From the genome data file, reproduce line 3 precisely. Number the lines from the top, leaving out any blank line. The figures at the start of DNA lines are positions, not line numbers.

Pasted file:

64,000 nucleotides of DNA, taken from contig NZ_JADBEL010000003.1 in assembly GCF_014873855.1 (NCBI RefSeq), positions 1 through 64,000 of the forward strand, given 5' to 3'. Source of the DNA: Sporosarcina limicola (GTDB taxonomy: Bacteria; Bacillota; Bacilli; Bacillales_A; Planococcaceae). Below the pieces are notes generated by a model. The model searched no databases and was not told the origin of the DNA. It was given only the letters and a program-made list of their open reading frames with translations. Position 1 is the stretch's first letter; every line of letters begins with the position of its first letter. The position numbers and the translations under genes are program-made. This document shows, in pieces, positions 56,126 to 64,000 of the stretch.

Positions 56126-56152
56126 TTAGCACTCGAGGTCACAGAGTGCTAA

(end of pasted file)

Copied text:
56126 TTAGCACTCGAGGTCACAGAGTGCTAA